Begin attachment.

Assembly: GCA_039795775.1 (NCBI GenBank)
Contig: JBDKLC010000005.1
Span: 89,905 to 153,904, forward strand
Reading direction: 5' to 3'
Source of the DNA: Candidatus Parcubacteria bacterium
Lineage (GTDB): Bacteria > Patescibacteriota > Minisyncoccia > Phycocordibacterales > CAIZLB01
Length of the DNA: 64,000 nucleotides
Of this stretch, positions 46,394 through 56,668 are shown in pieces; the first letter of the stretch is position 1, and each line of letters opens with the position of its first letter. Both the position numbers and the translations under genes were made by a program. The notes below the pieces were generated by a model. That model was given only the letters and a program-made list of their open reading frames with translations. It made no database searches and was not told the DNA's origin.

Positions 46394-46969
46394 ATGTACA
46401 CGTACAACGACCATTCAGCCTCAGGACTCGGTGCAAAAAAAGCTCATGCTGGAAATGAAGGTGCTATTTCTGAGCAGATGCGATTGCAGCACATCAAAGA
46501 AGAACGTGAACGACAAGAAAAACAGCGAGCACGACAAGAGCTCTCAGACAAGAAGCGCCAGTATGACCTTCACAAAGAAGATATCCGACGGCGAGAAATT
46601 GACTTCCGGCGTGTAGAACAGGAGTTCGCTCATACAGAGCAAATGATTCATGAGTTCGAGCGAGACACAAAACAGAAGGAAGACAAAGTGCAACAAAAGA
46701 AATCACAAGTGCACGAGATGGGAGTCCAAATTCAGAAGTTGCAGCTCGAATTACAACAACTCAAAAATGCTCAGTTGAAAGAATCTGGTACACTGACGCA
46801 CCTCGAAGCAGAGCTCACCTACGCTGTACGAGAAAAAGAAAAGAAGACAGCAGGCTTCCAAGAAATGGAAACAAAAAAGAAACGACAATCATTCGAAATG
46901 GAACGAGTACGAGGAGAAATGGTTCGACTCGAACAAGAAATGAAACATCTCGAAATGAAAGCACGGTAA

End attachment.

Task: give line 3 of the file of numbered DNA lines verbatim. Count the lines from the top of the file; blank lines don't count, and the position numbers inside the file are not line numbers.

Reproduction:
Span: 89,905 to 153,904, forward strand